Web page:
I thought it would be a great idea to talk about the pros and cons of juicing today. It’s a really popular trend that people blindly assume is healthy without really understanding it in more detail. I’d like to make you aware of a few drawbacks since most articles only go on about how wonderful it is. That’s not to say it isn’t a great, convenient way, to get your daily serving of fruit or extra vitamins of course. There are plenty of other things that are far worse that you could be putting into your body. Let’s look at a few pros and cons of the juicing process though.
I’ll start with a few positives, these are things you have probably already heard. Juicing is a nice way to use up fruits and vegetables that are going to expire soon. I know how frustrating it is to throw away food because it wasn’t used in time. So it has the benefit of possibly saving you some money and headaches in the long run. You’ll need to drink the juice pretty quickly though, within a week. It isn’t pasteurized which means it will spoil faster than store bought juice.
There is a huge variety of vitamins and minerals found in fruits and vegetables. I think these are specifically why most people tend to juice in the first place. We live in an age where it’s difficult for most people to prepare healthy food. Making fresh juice is a fast way to still consume some natural nutrition. I’m definitely all about making things more convenient for myself.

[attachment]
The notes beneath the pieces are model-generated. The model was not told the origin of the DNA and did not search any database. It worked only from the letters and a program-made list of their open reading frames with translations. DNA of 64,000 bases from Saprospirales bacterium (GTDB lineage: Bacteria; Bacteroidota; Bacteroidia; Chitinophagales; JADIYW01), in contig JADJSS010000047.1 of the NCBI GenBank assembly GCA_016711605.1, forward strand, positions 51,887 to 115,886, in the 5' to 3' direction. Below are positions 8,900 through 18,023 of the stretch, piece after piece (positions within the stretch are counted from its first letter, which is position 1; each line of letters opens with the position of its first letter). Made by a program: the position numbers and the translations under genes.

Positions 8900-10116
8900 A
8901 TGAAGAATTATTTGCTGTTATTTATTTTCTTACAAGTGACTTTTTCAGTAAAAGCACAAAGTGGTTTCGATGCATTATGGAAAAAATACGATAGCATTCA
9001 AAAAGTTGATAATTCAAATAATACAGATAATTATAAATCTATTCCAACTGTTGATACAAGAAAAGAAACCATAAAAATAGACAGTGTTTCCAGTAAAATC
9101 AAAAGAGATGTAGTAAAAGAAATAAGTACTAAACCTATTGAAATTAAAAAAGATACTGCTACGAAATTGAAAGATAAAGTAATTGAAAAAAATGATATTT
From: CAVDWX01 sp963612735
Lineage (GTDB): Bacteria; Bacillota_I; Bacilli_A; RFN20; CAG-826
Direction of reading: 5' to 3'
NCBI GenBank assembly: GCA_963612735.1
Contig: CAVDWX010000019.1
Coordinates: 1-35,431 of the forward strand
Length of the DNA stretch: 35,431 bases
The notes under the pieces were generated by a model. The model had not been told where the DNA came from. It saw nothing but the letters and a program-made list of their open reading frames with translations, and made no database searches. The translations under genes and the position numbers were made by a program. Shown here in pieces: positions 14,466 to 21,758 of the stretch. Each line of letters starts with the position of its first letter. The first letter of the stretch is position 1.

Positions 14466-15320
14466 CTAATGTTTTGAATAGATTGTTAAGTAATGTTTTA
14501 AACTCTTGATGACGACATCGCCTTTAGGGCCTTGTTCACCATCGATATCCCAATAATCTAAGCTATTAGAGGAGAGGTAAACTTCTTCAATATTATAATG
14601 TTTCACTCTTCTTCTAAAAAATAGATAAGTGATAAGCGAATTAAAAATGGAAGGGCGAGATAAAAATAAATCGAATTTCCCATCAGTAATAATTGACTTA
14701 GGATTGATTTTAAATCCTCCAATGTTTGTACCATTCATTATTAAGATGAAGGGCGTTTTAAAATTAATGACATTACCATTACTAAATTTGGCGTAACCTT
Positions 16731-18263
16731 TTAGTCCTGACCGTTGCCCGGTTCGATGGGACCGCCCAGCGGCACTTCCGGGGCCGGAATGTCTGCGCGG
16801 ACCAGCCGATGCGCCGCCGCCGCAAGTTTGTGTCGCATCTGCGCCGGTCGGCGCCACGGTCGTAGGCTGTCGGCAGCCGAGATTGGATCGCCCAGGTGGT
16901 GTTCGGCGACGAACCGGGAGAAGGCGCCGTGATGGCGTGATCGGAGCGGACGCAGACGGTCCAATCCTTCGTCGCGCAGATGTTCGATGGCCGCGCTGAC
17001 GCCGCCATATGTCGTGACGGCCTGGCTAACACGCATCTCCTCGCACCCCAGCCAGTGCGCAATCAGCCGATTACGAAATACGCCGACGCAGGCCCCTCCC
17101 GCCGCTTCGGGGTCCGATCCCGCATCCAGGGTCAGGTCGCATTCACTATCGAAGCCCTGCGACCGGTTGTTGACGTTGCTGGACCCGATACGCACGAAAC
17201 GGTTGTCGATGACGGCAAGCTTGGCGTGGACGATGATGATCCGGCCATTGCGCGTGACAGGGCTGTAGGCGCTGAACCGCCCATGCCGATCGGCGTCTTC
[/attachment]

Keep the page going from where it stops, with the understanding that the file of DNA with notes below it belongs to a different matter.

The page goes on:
As for the negatives, I’m going to tell you that fresh juice actually has quite a few of calories because of the sugars in fruit. In fact, a 12-ounce glass of juice is going to have around 200 calories! It really is like a condensed calorie liquid. You’ll want to consider adding some water to thin it out, this would reduce the amount of calories a bit depending on how much you dilute it. You can also try using more vegetables than fruit, since vegetables tend to have fewer calories.
You should know that even with juicing you still need to have whole fruit in your diet to really get the full health benefits being offered. It’s incorrect to think that fresh juice is equivalent nutritionally to eating whole fruit. When you juice you’re missing out on the fiber from the pulp and skin. Fiber is what helps keep you full for longer so it’s something to consider. It’s important to note that most of the nutritional value and vitamins are actually in the skin of the fruit, so you’re basically throwing away a very beneficial part of the fruit when you juice. My recommendation is to occasionally add some pulp back into your juice. You could also use the pulp to make muffins and baked goods so you can add that lost fiber back into your diet.
I hope you’ve found this article interesting and that reading this gives you a little more knowledge about juicing. If you plan on doing this, or if you already enjoy juicing, make sure to talk with your healthcare professional. Some vitamins interact with medication adversely. For instance, vitamin K which is in a lot of leafy vegetables, can change the way anti-blood clotting medication works. It’s always better to be safe than sorry.